Frans Theuws, born in Bergeijk, the Netherlands, in 1953. Ph.D. from the University of Amsterdam. Associate Professor of Archaeology at the University of Amsterdam.
Fellow (1 September 1999 – 30 June 2000)
My original plan was to write a book entitled: Frankish Transformations. Actions and thoughts of aristocrats and dwellers in the pagus Texandrië. The project was not entirely finished for two reasons: first the stay at the NIAS and the discussions with other Fellows (T. Noble and J. Smith) made me realise that some already accepted interpretations had to be reconsidered, second, in the final months of my stay I worked on the edition of a volume Topographies of Power in the series of the European Science Foundation programme The Transformation of the Roman World.
Frankish transformations is on the cultural interaction between different social groups and the landscape in relation to the process of the definition of social groups, the creation of identities, claiming land, and the formulation of norms, values and ideas in the southern Netherlands. The study is intended to be an example of “advanced study” of an early medieval landscape on the basis of different kinds of evidence. An important aspect of the book is the dialectic between the dominant representations inscribed in the landscape and their “reading” or interpretation. The landscape thus becomes an important element in the constant process of negotiation on important aspects of society by different groups.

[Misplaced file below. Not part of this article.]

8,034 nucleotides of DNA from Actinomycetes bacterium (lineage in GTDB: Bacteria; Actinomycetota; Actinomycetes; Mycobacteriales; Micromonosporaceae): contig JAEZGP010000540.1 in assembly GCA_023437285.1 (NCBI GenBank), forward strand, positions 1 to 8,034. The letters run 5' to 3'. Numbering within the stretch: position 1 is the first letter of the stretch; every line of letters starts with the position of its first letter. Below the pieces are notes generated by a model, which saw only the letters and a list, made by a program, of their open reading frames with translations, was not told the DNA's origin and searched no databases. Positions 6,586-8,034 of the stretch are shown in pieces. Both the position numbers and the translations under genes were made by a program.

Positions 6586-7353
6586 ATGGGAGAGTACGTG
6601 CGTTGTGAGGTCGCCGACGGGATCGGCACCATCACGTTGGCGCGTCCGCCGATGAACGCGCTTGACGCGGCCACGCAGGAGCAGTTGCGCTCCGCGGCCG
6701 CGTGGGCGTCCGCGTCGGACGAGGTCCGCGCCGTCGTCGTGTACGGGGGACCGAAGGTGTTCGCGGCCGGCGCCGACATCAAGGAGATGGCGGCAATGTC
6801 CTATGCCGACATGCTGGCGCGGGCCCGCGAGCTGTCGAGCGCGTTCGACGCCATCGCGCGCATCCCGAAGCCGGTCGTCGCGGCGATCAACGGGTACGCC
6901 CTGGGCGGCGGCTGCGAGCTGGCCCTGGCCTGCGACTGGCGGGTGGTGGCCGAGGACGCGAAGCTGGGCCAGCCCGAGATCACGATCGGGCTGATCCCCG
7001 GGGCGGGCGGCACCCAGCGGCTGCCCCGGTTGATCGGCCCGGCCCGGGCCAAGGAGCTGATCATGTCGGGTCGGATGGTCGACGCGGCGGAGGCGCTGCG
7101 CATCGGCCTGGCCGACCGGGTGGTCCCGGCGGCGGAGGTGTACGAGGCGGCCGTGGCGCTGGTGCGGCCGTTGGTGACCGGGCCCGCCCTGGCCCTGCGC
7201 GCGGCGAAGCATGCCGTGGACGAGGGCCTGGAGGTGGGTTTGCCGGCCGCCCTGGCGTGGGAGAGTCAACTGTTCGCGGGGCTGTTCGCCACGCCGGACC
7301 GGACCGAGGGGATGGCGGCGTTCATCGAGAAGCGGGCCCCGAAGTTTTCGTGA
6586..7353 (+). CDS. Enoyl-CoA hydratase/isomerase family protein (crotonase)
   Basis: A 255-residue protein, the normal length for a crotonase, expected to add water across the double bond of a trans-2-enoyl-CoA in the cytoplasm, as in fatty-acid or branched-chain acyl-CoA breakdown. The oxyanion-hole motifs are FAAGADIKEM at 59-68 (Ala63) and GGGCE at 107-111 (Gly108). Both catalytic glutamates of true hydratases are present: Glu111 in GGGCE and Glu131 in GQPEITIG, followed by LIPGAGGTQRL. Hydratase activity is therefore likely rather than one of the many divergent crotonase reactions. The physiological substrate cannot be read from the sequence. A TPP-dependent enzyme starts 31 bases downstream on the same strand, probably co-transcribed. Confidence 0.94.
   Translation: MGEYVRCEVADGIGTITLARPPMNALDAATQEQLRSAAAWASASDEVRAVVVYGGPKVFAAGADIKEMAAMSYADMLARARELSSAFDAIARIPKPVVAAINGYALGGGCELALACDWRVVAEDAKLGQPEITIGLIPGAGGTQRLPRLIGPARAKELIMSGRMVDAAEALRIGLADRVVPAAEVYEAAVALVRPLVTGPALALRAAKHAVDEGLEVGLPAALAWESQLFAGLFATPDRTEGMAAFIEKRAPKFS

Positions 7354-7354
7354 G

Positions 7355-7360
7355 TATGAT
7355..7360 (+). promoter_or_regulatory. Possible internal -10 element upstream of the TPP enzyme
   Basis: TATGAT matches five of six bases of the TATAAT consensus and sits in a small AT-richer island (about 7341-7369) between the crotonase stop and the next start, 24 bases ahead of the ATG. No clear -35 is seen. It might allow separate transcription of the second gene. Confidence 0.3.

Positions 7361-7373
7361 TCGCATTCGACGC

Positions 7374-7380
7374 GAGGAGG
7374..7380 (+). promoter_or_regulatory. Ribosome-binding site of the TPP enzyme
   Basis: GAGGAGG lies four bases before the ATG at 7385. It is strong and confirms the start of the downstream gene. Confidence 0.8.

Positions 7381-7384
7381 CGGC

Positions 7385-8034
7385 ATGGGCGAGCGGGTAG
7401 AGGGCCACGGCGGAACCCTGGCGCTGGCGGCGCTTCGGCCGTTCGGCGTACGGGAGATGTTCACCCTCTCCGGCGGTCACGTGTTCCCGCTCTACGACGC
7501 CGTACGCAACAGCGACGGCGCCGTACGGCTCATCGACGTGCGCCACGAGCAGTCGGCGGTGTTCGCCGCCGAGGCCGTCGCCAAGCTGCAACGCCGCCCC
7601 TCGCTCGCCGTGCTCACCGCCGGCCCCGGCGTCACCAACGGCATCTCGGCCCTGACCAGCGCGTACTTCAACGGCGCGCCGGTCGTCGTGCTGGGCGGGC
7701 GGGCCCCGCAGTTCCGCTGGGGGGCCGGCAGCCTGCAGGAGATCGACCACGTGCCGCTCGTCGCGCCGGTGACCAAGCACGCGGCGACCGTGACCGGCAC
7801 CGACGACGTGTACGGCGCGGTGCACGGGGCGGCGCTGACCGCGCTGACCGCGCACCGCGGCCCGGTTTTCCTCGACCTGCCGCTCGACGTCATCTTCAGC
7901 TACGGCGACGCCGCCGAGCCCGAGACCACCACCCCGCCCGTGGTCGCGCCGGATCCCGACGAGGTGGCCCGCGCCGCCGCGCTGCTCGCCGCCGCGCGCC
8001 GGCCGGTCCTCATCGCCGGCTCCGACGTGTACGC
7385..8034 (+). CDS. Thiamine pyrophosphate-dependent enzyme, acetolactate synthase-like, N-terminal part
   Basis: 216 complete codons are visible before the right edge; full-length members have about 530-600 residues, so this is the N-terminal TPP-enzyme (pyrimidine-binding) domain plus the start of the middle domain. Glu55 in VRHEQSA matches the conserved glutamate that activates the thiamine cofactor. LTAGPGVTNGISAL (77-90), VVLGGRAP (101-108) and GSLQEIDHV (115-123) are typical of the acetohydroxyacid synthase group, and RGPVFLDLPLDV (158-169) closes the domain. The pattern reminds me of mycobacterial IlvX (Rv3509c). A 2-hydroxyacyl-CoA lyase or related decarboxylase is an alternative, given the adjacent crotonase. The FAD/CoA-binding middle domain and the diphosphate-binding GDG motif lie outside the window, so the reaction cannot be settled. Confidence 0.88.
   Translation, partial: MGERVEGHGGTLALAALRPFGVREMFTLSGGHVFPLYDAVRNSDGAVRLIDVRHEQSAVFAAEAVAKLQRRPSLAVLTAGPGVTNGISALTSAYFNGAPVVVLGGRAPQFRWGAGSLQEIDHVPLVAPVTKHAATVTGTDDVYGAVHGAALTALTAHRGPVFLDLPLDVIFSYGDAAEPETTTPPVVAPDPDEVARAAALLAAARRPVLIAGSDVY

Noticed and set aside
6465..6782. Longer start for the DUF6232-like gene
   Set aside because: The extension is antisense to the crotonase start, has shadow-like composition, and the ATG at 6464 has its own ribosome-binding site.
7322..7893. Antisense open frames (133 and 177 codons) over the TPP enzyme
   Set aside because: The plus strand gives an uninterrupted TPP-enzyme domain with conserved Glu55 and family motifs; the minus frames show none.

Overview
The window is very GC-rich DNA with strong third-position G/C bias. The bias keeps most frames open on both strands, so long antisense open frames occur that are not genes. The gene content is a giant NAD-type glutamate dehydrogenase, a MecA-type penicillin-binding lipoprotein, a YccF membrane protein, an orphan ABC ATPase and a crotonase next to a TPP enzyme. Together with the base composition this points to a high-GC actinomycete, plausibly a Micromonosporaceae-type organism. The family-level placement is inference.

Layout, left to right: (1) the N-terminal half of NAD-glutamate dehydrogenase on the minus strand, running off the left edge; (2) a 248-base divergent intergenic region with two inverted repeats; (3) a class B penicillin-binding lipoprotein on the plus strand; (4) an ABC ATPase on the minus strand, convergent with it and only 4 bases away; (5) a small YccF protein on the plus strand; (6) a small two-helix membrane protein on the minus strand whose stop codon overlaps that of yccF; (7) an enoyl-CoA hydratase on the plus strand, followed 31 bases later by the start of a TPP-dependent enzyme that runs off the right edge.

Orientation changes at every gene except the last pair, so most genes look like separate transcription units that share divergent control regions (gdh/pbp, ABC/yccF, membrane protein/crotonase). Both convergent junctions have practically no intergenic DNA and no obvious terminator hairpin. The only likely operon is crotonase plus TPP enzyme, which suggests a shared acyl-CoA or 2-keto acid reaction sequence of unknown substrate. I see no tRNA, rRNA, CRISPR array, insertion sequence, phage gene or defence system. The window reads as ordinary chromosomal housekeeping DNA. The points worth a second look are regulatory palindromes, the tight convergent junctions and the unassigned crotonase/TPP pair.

The book contains six chapters of which two are finished (2 and 6) and two are in a state where the scaffolding has not yet been removed (3 and 5). Of one chapter the basic structure has been set up. The chapters are: 1: The pagus Texandrië: by way of introduction; 2: House, farmyard, settlement and burial grounds: spatial transformations; 3 Forest, trees, wells and names: the dwellers cultural appropriation of the landscape; 4 Gods given order: the aristocratic and ecclesiastical appropriation of the landscape; 5 Burial grounds and the symbolic construction of ancestors and communities; 6 The social and cultural horizon of aristocrats and dwellers.
Next to the work on this book I wrote my own contribution, Maastricht as a place of Power in the early Middle Ages, for the volume Topographies of Power in the Early Middle Ages. The article is meant to start an analysis of Maastricht as a Place of Power as well as to contribute to a new conceptualisation of early medieval centres. This can, for instance, be achieved by looking at the role of such centres in the integrated totality of exchanges that take place in the Early Middle Ages (gift exchange, commodity exchange, exchange with the supernatural world) instead of just considering them “trade and artisan centres”. Another element of their conceptualisation could again be the dialectics between dominant representations of power (in a physical sense in such a place) and the interpretations of them. For Maastricht itself the meaning of such centres for the definition of the power position of aristocratic groups and the nature of episcopal power was highlighted.